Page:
The Jungle Book, directed by Jon Favreau, is a fantastic step forward in the use of Motion Capture and great adaptation of the Kipling tale. The young actor who played Mowgli, Neel Sethi, was standout. In a 99% digital environment, He was able to interact with his surroundings as if it were real. There was never a point where I thought this film was shot in a warehouse in Hollywood. Visuals alone can’t make a movie great, which is one of my issues with Avatar. The visuals are an enhancement rather than the main attraction in this fun ride.
The voice acting and motion capture performance were top notch. I’m a huge fan of Dawn of the Planet of the Apes. The motion capture in this film is there with the quality of the Andy Serkis starred film. Serkis is also producing his own version of Kipling’s story for Warner Brothers.
The advantage of this film is that it is a Disney production, meaning the iconic songs from the beloved animated film make cameo appearances in the film. Bill Murray’s Baloo and Christopher Walken’s King Louis perform the two biggest songs of the film, “Bare Necessities” and “I Want to Be Like You”, and do them justice. I also realized I want Bill Murray doing more voice over roles.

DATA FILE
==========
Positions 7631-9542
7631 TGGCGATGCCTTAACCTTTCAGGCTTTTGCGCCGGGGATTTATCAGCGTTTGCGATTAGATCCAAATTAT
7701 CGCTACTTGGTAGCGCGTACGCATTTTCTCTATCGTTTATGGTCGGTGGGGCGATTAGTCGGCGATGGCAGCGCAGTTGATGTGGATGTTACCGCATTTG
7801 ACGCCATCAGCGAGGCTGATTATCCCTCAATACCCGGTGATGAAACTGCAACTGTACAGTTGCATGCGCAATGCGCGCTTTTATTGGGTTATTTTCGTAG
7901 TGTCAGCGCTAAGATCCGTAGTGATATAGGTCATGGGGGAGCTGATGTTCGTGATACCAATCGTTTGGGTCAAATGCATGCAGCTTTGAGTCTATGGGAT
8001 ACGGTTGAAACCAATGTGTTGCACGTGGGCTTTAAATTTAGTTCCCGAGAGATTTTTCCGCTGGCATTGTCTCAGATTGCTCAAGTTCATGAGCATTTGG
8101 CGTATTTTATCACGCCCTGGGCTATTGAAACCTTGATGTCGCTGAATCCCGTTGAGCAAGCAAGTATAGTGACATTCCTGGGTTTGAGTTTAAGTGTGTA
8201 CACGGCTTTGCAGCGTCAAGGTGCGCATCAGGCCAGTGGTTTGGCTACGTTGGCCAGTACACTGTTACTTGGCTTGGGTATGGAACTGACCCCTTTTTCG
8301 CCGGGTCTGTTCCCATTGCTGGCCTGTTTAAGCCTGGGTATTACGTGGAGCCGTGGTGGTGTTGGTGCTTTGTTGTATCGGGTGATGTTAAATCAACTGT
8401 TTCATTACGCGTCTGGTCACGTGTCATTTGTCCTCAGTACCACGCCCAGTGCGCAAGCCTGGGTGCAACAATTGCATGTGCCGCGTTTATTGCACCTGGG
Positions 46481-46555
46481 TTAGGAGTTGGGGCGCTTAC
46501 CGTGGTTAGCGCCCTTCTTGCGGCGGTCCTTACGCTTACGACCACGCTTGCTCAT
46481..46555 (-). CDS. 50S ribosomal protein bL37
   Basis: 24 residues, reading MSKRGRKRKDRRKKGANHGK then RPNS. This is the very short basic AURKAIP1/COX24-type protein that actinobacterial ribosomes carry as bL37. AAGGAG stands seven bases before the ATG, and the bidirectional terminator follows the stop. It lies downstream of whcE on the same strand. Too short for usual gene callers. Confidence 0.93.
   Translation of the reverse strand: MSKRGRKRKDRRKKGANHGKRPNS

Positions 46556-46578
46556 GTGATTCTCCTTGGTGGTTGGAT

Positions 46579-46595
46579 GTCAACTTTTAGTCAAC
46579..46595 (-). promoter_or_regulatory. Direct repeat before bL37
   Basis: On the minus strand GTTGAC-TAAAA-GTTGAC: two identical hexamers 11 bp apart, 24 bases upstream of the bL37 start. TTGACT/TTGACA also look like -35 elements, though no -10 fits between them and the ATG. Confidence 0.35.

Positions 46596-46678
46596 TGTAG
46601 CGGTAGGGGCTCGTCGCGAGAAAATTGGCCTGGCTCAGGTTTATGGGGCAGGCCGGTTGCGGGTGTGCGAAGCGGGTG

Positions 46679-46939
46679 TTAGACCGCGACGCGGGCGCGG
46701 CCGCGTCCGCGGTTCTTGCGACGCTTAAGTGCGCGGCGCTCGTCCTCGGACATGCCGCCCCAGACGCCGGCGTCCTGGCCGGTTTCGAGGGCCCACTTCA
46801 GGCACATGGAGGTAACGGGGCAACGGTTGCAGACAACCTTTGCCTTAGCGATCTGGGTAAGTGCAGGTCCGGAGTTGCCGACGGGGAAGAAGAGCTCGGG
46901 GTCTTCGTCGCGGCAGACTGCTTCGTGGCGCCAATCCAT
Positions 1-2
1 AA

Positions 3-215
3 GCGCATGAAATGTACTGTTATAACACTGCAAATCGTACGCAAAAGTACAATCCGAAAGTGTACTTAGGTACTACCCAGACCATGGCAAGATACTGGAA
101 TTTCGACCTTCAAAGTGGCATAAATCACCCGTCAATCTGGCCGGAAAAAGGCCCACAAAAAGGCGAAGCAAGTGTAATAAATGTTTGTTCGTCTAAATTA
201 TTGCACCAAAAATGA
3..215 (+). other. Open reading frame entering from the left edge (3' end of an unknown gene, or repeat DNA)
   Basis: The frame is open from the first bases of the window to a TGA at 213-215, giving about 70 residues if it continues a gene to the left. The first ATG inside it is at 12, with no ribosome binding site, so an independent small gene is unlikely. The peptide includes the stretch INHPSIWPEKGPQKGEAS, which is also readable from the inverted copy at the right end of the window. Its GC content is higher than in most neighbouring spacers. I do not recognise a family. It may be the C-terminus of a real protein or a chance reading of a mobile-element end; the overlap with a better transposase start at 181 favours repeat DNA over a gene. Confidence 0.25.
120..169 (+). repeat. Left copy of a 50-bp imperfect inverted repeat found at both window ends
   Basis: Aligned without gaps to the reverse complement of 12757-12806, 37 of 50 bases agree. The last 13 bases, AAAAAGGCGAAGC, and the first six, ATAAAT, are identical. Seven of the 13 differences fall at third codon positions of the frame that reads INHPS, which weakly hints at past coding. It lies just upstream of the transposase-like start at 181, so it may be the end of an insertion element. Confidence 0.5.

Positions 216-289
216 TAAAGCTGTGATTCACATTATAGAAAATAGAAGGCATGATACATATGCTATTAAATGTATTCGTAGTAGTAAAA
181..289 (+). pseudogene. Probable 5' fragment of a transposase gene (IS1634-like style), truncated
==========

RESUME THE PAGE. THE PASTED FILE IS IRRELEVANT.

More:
This film definitely carves its own path from the source material and the animated adaptation. Mowgli uniting the jungle against Shere Khan is a unique spin on a divisive novel about imperialism and an animated film with strains of racial intolerance. The film also uses inclusiveness and family as themes. I do wish we had more time to explore the relationship between Mowgli and the Wolves. Some of the time devoted to fan service of the animated film eats into what could’ve been done with that relationship. There is also a point where it’s reminiscent of The Lion King in the stampede scene after the tiger chases Mowgli across the field. The overall story was great and tightly written. Favreau, like with “Iron Man” before this, is able to adapt an intellectual property expertly. He takes the essence of the story and updates it for modern audiences. Especially nowadays, when one mistake means the mob mentality disowns you. This film shows how even though you can make a mistake, you can be remorseful and forgiven.
Overall, the film is great and I would definitely recommend it to everyone. The few negatives I have of the film, stalls a bit in the middle and a quick resolution, pale in comparison to the upsides. The story, visuals and direction are all excellent. The animated film is held in high regard to me, but this version is right there with it and improves upon it in some ways. On a scale of 0-100, I’d give it an 89.